Indirect ELISA

Flat-bottomed polystyrene microtitre plates (Corning, New York, USA) were coated with crude extracts of TZSV-infected leaves and incubated at 4 °C for 8 h. The coated plates were washed once with PBST and blocked with 200 μL of 5% milk in PBST at 37 °C for 1 h. After one wash, 50 μL of antiserum diluted with 5% milk in PBST (1:100–1:320,000) was added to each well of the plates, then the plates were incubated at 37 °C for 1.5 h with cognate antibodies. After three times of washing, 50 μL of alkaline phosphatase conjugated secondary antibody (Sigma, Shanghai, China) (1:30,000 in 5% milk in PBST) was added to each well of the plates, and incubated for 1.5 h at 37 °C. The plates were washed three times, and then 50 μL of the 1 mg/mL pNPP-Na (Sangon, Shanghai, China) was added to each well of the plates for color development. The color development was stopped by 0.1 M EDTA (50 μL per well, pH 7.5). The absorbance was measured in single wave length mode at 405 nm within 30 min by a microplate reader (Biorad, Shanghai, China).

Cell fusion and hybridoma selection

The mouse that showed the highest titer of the antiserum was selected to prepare the lymphocytes from the spleen. SP2/0 myeloma cells were cultured in high-glucose DMEM added with 20% fetal bovine serum (s-DMEM). The spleen lymphocytes were fused with SP2/0 myeloma cells at a ratio of 1:5 under the agent of the PEG 1500. The fused cells were distributed in the 96-well culture plates at an approximate density of 4 × 104 cells/μL of HAT per well. Cells were grown in HAT medium for 14 days, then HAT was substituted by HT medium. One week to ten days later, the supernatants from these clones were screened and TZSV was recognized by indirect ELISA. The selected positive hybridoma cell lines were subsequently subcloned by limiting dilution method.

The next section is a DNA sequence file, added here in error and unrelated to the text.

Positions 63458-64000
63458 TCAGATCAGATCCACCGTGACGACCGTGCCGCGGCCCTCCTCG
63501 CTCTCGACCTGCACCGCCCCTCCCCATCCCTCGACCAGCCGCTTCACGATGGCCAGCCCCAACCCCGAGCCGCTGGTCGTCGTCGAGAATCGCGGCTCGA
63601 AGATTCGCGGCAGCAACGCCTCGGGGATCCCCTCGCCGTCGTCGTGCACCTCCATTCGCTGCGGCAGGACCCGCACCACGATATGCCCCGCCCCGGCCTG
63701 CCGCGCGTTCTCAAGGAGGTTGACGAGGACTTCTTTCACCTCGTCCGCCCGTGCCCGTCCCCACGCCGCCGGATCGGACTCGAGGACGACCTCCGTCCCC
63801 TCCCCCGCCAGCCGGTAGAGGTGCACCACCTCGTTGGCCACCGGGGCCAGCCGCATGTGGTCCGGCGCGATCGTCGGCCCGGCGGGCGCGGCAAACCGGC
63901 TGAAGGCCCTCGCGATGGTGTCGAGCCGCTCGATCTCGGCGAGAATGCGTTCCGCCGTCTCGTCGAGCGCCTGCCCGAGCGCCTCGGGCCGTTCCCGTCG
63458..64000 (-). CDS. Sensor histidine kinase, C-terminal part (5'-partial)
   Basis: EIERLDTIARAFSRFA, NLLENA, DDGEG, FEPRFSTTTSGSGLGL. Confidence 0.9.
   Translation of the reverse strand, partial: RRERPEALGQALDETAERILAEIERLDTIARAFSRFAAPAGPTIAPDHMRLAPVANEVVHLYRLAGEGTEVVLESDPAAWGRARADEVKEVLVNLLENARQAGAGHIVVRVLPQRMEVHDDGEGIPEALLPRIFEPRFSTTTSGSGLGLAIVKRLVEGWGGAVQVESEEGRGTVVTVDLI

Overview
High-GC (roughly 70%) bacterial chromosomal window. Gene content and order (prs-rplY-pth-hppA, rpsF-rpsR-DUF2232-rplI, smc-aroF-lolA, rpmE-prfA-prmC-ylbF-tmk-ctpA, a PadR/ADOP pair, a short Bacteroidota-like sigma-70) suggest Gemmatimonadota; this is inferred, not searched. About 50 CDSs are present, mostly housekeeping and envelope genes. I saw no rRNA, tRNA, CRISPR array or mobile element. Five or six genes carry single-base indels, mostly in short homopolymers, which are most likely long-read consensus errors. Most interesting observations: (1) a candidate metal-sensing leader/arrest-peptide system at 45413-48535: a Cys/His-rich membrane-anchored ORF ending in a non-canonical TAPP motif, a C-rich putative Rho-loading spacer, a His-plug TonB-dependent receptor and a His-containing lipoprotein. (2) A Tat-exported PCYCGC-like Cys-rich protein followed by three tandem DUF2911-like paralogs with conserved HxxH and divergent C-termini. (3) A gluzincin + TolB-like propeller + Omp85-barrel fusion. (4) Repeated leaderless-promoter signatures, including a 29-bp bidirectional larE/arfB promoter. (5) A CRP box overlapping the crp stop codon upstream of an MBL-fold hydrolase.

Preparation, purification and isotyping of immunoglobulin

The hybridoma cell lines were injected into the BALB/c mice by intraperitoneal (Ip) injection of 2 × 107 hybridoma cells. The ascites fluid was collected after 7 to 10 days of the injection. The immunoglobulin subclass and light chain isotype of the antibodies were determined using a Mouse Monoclonal Antibody Isotyping kit (Sigma, Shanghai, China). The mAb was purified with a protein A spin kit (Thermo, Beijing, China) according to the manufacturer’s instructions.

Colloidal gold preparation

A 100 mL solution of 0.01% gold chloride was boiled to reflux station, then 1.1 mL of 1% tri-sodium citrate solution was added rapidly with constant stirring. The solution was boiled for additional 5 min until the color of the mixture changed to a brilliant wine red. After the solution was cooled at room temperature, and the average particle diameter was checked with a transmission electron microscope (TEM). The gold colloidal solution was added with 0.05% sodium azide and then stored at 4 °C.

Conjugation of anti-TZSV mAb with colloidal gold